Our Turn at the Mic: Muslim-American Comedians Come of Age (Glenn Baker, Azimuth Media, Washington, D.C.) will explore the emergence of Muslim- and Arab-American comedians after 911, showing how they use their humor to take on stereotypes about Middle Easterners and terrorism. The proposed film will chronicle their humor, and the way it has been shaped by the everyday tribulations of their lives.

Soldiers of the Future (Stephen Ives, Insignia Films, New York) will tell the story of Donald Rumsfeld’s recent efforts to transform America’s military. The film will explore the new military doctrines in the war on terror, and will illuminate the ways in which changing strategies have altered the experience and the expectations of the American soldier. 

The Sound of the Guns (Carl Colby, Colby Films, Inc., Washington, D.C.) will examine the evolution of U.S. counterinsurgency policy through the life of one of its principal architects, former CIA Director William E. Colby.  The film, produced by the late director's son, will trace how policies developed by OSS in WWII and the Phoenix Program in Vietnam are being applied in Afghanistan, Iraq and the global War on Terror.

Studying Hatred (Peter Collier and Dan Gagliasso, Argus Productions, Nevada City, CA) will the examine if and how the 9/11 attacks have created new anti-Semitism on college campuses.

Warriors (Karl Zinsmeister, Washington, D.C., Ed Robbins, New York, and Christian Galdabini, Arlington, Virginia) will profile the men and women who serve in the all-volunteer Army. Producer Karl Zinsmeister reports that, contrary to conventional wisdom, the military is not predominantly populated by the poor and uneducated, but attracts a cross-section of citizens motivated by idealism and patriotism.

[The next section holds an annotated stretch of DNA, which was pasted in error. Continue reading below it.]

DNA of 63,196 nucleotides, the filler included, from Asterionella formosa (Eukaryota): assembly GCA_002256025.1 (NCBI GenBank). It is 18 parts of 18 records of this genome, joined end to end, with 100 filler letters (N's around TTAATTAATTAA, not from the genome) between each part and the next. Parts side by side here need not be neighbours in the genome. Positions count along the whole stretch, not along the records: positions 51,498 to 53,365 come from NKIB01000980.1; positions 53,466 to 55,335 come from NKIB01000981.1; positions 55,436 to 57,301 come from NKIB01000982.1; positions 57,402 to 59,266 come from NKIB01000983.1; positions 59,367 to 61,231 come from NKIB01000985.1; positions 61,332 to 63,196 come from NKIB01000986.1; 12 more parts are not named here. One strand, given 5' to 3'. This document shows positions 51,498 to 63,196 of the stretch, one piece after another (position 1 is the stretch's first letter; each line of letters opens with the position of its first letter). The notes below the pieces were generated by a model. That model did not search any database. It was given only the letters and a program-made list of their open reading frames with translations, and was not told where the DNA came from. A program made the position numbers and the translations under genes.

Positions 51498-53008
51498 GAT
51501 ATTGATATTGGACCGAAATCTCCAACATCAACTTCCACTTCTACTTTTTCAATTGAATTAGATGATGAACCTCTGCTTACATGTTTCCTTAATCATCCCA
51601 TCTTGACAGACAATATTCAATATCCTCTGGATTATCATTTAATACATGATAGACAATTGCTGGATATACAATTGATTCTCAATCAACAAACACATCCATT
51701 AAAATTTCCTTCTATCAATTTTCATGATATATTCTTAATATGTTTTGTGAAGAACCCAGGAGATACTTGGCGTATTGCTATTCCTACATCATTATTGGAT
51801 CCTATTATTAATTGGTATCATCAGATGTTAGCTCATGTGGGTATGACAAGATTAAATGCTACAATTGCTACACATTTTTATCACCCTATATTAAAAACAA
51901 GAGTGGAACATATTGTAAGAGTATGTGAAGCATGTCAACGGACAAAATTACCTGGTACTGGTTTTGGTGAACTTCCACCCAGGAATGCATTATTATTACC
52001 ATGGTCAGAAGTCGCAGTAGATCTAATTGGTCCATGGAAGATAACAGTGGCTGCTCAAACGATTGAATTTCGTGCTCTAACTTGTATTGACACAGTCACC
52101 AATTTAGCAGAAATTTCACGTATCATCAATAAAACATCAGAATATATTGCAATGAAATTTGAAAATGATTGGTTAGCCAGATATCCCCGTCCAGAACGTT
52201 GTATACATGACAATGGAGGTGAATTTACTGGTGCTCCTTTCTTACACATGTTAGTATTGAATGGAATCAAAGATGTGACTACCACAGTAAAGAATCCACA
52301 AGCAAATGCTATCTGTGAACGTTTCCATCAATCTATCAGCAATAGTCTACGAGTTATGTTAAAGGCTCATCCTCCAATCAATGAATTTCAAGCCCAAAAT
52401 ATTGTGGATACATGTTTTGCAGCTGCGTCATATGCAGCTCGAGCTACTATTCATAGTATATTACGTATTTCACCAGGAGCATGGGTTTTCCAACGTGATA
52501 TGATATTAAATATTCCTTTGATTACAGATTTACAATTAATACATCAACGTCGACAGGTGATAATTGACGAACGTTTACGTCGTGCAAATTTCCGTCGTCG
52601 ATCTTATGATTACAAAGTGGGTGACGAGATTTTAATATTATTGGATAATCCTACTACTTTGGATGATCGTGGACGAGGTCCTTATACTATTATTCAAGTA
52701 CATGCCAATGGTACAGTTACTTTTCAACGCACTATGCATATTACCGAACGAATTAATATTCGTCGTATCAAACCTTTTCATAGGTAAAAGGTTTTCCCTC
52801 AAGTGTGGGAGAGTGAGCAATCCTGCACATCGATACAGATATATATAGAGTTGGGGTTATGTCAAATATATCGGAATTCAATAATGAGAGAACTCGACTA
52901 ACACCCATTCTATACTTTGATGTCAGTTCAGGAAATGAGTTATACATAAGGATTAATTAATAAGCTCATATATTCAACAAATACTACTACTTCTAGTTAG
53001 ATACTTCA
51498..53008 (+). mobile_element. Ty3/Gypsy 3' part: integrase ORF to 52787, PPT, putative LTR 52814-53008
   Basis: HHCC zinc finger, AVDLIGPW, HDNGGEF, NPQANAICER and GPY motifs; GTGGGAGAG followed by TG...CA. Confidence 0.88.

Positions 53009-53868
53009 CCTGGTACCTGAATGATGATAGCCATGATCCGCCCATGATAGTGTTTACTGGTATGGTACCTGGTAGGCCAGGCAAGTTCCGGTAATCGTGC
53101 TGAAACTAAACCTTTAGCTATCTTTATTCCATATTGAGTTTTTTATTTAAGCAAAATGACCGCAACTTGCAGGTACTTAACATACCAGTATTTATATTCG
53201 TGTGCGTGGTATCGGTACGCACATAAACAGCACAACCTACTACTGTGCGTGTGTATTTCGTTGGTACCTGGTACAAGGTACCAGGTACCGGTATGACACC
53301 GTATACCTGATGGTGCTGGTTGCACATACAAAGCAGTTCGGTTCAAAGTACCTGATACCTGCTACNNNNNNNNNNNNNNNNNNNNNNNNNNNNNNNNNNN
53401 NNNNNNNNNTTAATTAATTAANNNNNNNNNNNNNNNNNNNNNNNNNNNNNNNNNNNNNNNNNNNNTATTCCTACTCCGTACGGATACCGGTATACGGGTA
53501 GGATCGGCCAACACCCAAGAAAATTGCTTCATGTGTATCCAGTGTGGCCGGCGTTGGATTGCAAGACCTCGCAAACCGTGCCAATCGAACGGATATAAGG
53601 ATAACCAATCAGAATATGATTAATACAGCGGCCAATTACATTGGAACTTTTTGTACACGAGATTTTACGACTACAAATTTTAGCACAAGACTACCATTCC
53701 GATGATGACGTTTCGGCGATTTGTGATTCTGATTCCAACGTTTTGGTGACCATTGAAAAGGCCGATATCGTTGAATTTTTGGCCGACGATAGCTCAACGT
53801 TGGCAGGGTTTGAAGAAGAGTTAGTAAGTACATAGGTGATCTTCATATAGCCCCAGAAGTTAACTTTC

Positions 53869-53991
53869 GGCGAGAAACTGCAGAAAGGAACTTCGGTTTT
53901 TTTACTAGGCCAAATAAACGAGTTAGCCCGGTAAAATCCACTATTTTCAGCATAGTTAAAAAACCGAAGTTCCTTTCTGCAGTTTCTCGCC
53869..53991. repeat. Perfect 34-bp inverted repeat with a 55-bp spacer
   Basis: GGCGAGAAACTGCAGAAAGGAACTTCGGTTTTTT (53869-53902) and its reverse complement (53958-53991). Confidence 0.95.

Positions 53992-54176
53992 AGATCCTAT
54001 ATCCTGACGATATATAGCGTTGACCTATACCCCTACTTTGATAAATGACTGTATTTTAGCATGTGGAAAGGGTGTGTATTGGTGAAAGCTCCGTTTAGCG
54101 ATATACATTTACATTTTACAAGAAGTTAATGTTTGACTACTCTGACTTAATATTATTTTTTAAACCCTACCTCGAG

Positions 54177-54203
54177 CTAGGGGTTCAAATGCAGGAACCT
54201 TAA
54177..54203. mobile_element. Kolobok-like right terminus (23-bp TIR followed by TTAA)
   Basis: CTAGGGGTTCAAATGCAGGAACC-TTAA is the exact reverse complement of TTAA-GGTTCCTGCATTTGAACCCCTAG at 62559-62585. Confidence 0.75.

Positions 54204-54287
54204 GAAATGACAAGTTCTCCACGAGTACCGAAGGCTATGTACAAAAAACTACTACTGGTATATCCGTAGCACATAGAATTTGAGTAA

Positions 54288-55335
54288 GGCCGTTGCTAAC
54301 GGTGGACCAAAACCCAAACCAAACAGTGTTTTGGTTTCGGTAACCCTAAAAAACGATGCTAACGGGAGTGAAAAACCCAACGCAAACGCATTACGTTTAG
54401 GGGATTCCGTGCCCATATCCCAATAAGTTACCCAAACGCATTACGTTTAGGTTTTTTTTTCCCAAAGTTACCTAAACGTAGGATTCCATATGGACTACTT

Previously announced grantees:

The Anti-Americans (Louis Alvarez and Andrew Kolker, Center for New American Media, New York) will explore European anti-American sentiment over the past 200 years with an emphasis on contemporary attitudes. The sometimes satiric look will examine the perceptions and misperceptions of some of Europe's leading political, cultural, intellectual and media figures as well as ordinary citizens.

Arab Democrats (Andrew Walworth and David C. Taylor, New River Media, Washington, D.C.; Phil Day, London; and Dr. Joshua Muravchik, AEI, Washington, D.C.) will feature democratic activists and advocates operating in often hostile and dangerous environments in the Arab world. Through their personal stories, the program will follow a select group of activists working to promote democracy in their home countries and examine how United States and international policy affects their efforts.

The Arab Predicament (Zvi Dor Ner and Ben Loeterman, WGBH Educational Foundation, Boston) The Arab Predicament will examine Arab societies to better understand the forces that have stifled the economic growth in the Middle East and undermined people's quest for better life.

Danger Zone (Richard Carlson and Barbara Newman, Foundation For the Defense of Democracies and Tulip Hill Productions, Washington, D.C.)  explores intelligence and special operations efforts to fight terrorism in the United States and worldwide. Part one will offer an in-depth look at MI5 and how it works with US Intelligence and Special Forces, including covert private contractors. Part two will investigate Hezbollah's activities in about a dozen American cities.

The Day We Chose the Future (Paula Apsell, NOVA/WGBH, Boston) will combine a riveting drama, based on scenario planning, with expert interviews, to shed light on the likely choices and decisions that will confront policy makers, first responders, and citizens when responding to a WMD terrorist attack.

Ex-Extremists (Charles Stuart, Stuart Television Productions, Concord, MA and WNPT, Nashville) is a journey into the dark and intriguing world of formerly militant Islamic extremists who have renounced violence and become advocates for reform. These individuals--part of an increasingly vocal minority--are participants in an active debate that is gaining increasing prominence in the Muslim world and beyond.